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  Bird Flu: the scare and some sense

Modern world’s first pandemic was the HIV/Aids. If you do not hear scare headlines too often now, it is because drugs have been discovered that control, if not cure the disease. And India played a part in making the drugs affordable. Dr Yusuf Hamied of Cipla led the battle to reduce the cost of Anti Retro Viral [ARV] drugs therapy. That the over 80% reduction that Cipla has achieved is still too high for many of the afflicted poor is another story. The point is whether drug company interests in times of scary diseases queers the pitch for common people. In the current Bird Flu thread of news, for example?

“Bird flu could kill 150 million people,” headlines the BBC quoting Dr David Nabarro, a consultant to WHO. Rattled, WHO says, “I don’t think you will hear Dr Nabarro say the same sort of thing again.” Well, Dr Nabarro says the “same sort of thing” again with some strange logic thrown in: “My reason for giving the higher figure is simply that I want to be sure that when this next flu pandemic does come along, that we are prepared for the worst as well as for the mildest.” So the numbers may not happen but are broadcast to alert [-scare?] people. An Indian glossy magazine stares at you from supermarket news stands: “50 million will die: Is India ready?” is the line of the cover story. Paraphrasing Nabarro, it can well claim it was only trying to increase its sales.

Roche, which holds world-wide patents for Tamiflu, the only known drug that can control the flu, has just reported a 17% increase in sales in the current quarter. “The firm is now producing Tamiflu as fast as it can after the World Health Organization (WHO) advised countries to stockpile supplies to help combat a potential bird flu pandemic,” says the BBC. So the scare industry is succeeding.

Let’s be clear on one thing: Bird Flu threat is real and serious. But we need to delve deeper to understand the size and shape of the threat. Of the 15 varieties of flu that affect fowl, the strain H5N1 is currently causing the most alarm. But it is currently a threat to only fowl. It is feared it can hop on humans; that hasn’t happened yet. And when it does and becomes transferable between humans, yes, it can become a serious threat. Tamiflu can contain it in an infected human and give his body a chance to recover but no more. It is no cure and there is no vaccine yet.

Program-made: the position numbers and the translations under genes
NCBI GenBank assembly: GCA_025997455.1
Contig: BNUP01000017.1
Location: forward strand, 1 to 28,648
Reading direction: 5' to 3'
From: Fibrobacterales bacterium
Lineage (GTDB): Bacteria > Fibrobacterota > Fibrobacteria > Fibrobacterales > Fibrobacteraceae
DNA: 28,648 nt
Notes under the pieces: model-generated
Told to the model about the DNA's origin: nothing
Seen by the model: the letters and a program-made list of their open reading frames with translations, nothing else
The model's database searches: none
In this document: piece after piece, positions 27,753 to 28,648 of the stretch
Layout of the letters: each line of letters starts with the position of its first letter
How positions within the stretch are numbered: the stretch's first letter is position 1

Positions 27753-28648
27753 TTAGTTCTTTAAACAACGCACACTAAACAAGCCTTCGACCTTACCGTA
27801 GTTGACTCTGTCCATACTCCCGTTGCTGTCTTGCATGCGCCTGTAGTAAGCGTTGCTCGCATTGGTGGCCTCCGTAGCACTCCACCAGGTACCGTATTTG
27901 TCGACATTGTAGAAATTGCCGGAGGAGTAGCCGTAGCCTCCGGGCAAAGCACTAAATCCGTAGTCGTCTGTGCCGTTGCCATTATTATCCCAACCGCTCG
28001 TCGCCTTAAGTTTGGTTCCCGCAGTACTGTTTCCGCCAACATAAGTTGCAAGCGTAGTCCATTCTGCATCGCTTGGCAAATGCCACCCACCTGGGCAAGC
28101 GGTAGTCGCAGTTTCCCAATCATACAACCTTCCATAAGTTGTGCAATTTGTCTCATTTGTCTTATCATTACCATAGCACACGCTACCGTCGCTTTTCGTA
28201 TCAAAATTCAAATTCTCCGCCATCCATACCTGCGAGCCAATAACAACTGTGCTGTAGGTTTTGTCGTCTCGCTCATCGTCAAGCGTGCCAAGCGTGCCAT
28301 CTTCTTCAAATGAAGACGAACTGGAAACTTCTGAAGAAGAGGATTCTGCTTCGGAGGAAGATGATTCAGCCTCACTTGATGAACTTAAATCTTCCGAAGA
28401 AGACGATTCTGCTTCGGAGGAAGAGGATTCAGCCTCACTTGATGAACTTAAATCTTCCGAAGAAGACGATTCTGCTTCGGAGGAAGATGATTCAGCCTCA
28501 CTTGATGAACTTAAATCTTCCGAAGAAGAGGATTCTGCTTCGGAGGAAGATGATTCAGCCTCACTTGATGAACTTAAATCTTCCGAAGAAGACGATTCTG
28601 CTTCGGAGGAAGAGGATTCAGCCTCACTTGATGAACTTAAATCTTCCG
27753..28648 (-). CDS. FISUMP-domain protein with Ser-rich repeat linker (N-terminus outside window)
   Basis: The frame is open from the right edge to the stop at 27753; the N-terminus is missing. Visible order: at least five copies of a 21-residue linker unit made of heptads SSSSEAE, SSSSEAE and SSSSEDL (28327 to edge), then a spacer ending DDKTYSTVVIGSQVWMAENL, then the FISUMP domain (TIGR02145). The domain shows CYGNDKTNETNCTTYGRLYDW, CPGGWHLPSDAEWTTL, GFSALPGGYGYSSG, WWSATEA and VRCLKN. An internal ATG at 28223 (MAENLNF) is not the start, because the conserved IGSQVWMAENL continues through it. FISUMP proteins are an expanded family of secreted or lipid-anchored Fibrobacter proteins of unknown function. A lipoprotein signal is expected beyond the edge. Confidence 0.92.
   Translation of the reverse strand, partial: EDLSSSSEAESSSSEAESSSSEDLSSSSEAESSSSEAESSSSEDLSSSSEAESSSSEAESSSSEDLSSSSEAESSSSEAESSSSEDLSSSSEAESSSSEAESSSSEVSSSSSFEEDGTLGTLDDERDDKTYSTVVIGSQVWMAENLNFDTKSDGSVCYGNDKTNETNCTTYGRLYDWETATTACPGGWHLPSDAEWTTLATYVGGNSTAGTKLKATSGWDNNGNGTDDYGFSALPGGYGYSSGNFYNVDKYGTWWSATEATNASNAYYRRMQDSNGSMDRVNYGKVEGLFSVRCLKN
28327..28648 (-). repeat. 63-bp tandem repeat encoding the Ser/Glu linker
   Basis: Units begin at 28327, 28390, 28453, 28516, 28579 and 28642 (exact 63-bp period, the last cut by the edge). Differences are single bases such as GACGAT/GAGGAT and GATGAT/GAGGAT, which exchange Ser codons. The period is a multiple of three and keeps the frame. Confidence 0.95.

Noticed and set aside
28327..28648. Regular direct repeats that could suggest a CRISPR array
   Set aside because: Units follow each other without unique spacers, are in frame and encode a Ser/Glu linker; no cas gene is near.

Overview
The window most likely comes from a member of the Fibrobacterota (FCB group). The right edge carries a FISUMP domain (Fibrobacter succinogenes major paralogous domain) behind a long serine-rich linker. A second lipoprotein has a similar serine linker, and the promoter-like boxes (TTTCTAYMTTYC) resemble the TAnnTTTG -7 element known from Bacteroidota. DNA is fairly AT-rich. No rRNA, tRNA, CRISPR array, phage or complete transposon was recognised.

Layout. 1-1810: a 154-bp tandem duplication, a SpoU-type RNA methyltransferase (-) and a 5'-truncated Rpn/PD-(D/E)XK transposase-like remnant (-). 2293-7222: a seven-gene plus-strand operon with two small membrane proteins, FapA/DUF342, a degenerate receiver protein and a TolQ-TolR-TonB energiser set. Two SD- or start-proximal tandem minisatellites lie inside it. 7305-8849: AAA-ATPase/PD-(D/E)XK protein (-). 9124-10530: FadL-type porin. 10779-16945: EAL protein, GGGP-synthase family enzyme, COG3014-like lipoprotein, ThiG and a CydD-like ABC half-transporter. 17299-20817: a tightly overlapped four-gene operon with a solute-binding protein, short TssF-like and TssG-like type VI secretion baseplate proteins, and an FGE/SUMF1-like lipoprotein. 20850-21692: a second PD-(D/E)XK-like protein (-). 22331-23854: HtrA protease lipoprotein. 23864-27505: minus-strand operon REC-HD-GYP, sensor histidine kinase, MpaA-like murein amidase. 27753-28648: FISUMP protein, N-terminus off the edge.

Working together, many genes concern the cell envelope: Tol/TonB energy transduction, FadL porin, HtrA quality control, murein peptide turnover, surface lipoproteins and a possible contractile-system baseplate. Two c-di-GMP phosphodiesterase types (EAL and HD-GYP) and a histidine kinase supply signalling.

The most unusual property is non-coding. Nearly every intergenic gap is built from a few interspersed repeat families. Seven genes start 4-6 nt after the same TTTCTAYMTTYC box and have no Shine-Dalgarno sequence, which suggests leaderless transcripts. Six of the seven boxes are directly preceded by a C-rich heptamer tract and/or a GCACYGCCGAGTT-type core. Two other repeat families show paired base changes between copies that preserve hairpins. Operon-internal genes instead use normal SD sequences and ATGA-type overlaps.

India is alive to the threat. Dr Hamied of Cipla says his scientists have cracked the Tamiflu and have learnt how to make a generic version of it. He mocks the claim that it can not be easily manufactured. It currently costs Rs.300 a shot. The New York Times quotes Hamied as saying he would sell it “at a humanitarian price”. He expects governments faced with a pandemic will revoke patents. Reading the reality correctly Roche, has begun talks to license manufacturing rights to others.

Is an abundant supply of Tamiflu [’oseltamvir’, generically] enough? It is not. For one it is not a cure. For another the virus can mutate easily and often. So what happens when we face the predicted apocalypse? 

Alone in the cacophony an Indian voice is talking reassuring sense. Dr M Vidyasagar says current knowledge will find a solution once the virus transfers to humans.

He is a scientist who has studied and worked in the west and the east, in private sector and the government. He is currently Executive Vice President of Tata Consulting Services. He is known to hundreds of thousands of young Indians for his seminal paper in 1993, that persuaded many of them to return to India.

In a private correspondence Dr Sagar says, “Now that I understand a little bit about such things, let me say that genomics has advanced to such an extent that if the world as a whole believes that there is an imminent danger from some virus/bacterium/parasite that can migrate/mutate rapidly, then the whole world would buckle down and come up with at least a first-cut cure in less than a month.” He is quite appalled by the whole scare-mongering. He asks: “...for all the hullabaloo about SARS, how many people *actually died*?”

And GoodNewsIndia is appalled by Indian mainstream media not unearthing the point of view of Indian scientists like Dr Vidyasagar. He explains why deaths of millions will not occur. In normal times a drug’s development cycle is very time consuming. “The usual regulatory framework is based on the premise that, first and foremost, a drug shall do no harm.  Positive benefit comes later.  Also, most of the pressing diseases of the day are NOT infectious (e.g., cancer, diabetes, etc.).  This is why it takes years and years to find AND TO APPROVE new drugs,” he says.

“In contrast, the predicted avian flu ‘pandemic’ is clearly infectious, caused by an external agent invading the body.  If, say, thousands of people are dying every day, every regulatory agency in the world would give the go-by to the its normal procedures, and permit all sorts of experimental drugs to be tried out on the patients.  Developing such ‘candidate drugs’ based on (i) determining the genes and functions of the invader, and (ii) using some kind of gene knock-out therapy, isn’t all that difficult—IF one does not insist on proving the ‘no harm principle’ first.  In short, so long as the avian flu is just a cloud on the horizon, regulatory agencies are quite right to insist on all the usual procedures.  If the predicted pandemic really materializes, the scientific community will very quickly come up with ‘candidate cures,’ which will at once be tried out, depending on the severity of the pandemic.  So people won’t die like flies while the world watches helplessly.”

It has taken a knowing Indian mind to speak the truth. And that should assuage fears and thwart avarice.

Email exchange with Dr Vidyasagar